And his Jewish Princess is...

By MIRIAM ABRAMOWITZ SHAVIV
November 6, 2005 23:50
3 minute read.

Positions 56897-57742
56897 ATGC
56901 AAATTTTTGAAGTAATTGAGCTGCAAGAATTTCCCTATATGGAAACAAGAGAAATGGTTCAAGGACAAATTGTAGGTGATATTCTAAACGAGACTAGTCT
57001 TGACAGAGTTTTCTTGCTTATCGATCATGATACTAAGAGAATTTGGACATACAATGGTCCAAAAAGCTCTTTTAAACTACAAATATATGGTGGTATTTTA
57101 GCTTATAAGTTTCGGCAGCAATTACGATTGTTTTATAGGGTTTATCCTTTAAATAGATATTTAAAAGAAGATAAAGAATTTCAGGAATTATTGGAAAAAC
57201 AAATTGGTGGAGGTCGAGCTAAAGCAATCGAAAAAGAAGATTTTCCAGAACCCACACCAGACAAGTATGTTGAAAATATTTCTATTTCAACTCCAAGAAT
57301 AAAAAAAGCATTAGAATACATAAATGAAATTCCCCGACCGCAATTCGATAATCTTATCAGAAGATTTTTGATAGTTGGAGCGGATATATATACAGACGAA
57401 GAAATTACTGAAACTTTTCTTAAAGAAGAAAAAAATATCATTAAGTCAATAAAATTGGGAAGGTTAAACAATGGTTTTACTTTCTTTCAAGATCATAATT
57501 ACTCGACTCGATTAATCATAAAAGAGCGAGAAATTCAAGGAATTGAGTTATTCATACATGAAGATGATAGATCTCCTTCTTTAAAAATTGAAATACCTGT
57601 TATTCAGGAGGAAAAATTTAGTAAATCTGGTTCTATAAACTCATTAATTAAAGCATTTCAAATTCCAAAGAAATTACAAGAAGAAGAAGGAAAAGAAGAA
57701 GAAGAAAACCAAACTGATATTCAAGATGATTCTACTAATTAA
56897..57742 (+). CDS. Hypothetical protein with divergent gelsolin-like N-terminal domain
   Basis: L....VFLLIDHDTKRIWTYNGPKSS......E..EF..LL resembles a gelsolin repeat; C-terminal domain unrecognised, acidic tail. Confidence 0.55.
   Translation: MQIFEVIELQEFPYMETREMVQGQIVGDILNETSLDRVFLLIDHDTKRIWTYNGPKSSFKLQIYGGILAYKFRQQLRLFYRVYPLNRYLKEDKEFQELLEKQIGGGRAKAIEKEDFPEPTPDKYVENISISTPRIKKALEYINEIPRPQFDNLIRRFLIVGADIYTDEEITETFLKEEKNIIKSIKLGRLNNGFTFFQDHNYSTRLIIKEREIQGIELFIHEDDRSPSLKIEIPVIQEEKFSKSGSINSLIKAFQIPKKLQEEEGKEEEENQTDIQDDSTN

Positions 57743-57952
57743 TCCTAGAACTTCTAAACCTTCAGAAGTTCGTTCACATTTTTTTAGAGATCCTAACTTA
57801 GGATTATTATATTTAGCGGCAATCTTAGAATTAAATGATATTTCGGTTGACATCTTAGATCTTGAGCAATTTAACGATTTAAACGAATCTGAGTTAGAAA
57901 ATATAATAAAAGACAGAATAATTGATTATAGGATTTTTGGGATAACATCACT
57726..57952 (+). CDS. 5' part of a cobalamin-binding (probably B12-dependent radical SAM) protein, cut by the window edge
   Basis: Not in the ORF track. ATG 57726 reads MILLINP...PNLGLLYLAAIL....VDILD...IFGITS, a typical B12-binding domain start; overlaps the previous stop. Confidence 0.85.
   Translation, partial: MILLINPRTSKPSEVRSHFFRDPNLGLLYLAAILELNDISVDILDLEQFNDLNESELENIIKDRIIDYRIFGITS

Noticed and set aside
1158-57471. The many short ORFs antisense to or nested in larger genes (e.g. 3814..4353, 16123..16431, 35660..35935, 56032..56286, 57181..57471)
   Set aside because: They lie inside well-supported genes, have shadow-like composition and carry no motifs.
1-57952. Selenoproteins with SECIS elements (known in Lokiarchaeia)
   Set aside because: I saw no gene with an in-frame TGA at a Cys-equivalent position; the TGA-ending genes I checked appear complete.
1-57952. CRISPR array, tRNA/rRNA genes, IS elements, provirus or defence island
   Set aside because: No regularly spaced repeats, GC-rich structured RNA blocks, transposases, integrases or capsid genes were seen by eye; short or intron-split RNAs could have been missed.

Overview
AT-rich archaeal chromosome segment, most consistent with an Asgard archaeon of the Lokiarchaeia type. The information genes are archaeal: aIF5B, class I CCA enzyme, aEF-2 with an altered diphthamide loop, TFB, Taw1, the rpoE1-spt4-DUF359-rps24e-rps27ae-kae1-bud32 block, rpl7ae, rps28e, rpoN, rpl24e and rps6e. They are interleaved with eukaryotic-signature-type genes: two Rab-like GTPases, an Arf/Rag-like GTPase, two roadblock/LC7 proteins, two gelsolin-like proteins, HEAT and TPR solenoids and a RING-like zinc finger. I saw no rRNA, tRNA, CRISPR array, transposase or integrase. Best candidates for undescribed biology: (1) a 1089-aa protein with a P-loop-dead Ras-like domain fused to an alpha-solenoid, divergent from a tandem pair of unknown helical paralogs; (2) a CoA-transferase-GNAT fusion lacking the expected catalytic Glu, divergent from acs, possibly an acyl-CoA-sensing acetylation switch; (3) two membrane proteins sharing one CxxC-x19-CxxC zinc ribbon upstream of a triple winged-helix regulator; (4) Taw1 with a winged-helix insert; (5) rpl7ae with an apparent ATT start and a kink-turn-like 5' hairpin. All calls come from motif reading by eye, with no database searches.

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It's been a surreal year for Ari Goldman. Three months after being transformed from an average (albeit very wealthy) New York businessman into Israel's most eligible bachelor, he can still hardly believe his luck. At 34, Goldman has become something of an icon for Israel's HOT cable network, whose producers selected him to star in their flagship dating show, Mikol Habanot B'olam (Of All the Girls in the World). His task: to find Jewish marriage material from their hand-chosen pool of 18 women. When not dating before the cameras over the past few months, Goldman was appearing in HOT's promotional bits, handing out statuettes at HOT-sponsored award shows, and being whisked around town to every "see and be seen" event the producers could plant him in. One wonders how he's even had the time to date the girls he was meant to fall for. Yet if the show remotely reflects "reality," it seems Goldman somehow managed to find time for them, and in last night's season finale, he finally settled on one. The audience knew Goldman had a penchant for blondes (a fact which he openly admitted, adding "I'm finding Jessica Simpson pretty cute lately"). So it was no great surprise when his choice came down to Neta, a natural blonde who grew up on a moshav in the north, and Marie (Miriam) Anbar, a Canadian with chemically-enhanced blonde highlights and no trace of an accent. The two "girls" (as he calls them) are "yehudiot ksherot", or kosher Jews, unlike the recently booted Bulgarian beauty Maria, who was known mostly for her questionable Jewish roots. With that small obstacle out of the way, Ari was free to choose whoever he liked. According to the show's Internet poll, Neta was the popular favorite for Ari. As a "real Israeli," most of those interviewed seemed to think Ari could meet a Canadian like Marie back in New York; Neta was the real deal. And for anyone who had seen the show, Goldman seemed to connect most with this earthy beauty. But as he explained in the finale, he couldn't overcome certain reservations. Neta wanted to live in Israel and raise her children here. He, however, was deeply connected to his family and business in New York. Marie, on the other hand, had no such attachment to the land. She came to be known as the show's "princess" because an ex-boyfriend referred to her as a 'JAP'. Goldman himself labeled her a princess, but insisted he was looking for just that. Goldman's problem with Marie: she's only 21. What if she isn't ready for a serious relationship? Most importantly, what if she outgrows him? In the end, Goldman disappointingly chose the princess. The ostensible reasoning being that geographical differences with Neta were too great to surmount; which begs the obvious question: Why bring an American guy over to Israel to date Israeli women if he has no intention of living here in the first place? What fantasy was this show attempting to portray? Is the idea that 18 Israeli women would naturally fight to win over a rich American and live the "good life" in New York? The great fault of this show was not Goldman himself, but rather the HOT producers who assumed the worst of Israeli women. Given Goldman's logic, Marie wasn't the natural choice; she was the only choice. It was only fitting that the most pathetic display of fake fireworks ever aired on television ended this ultimately illusory fairy tale.



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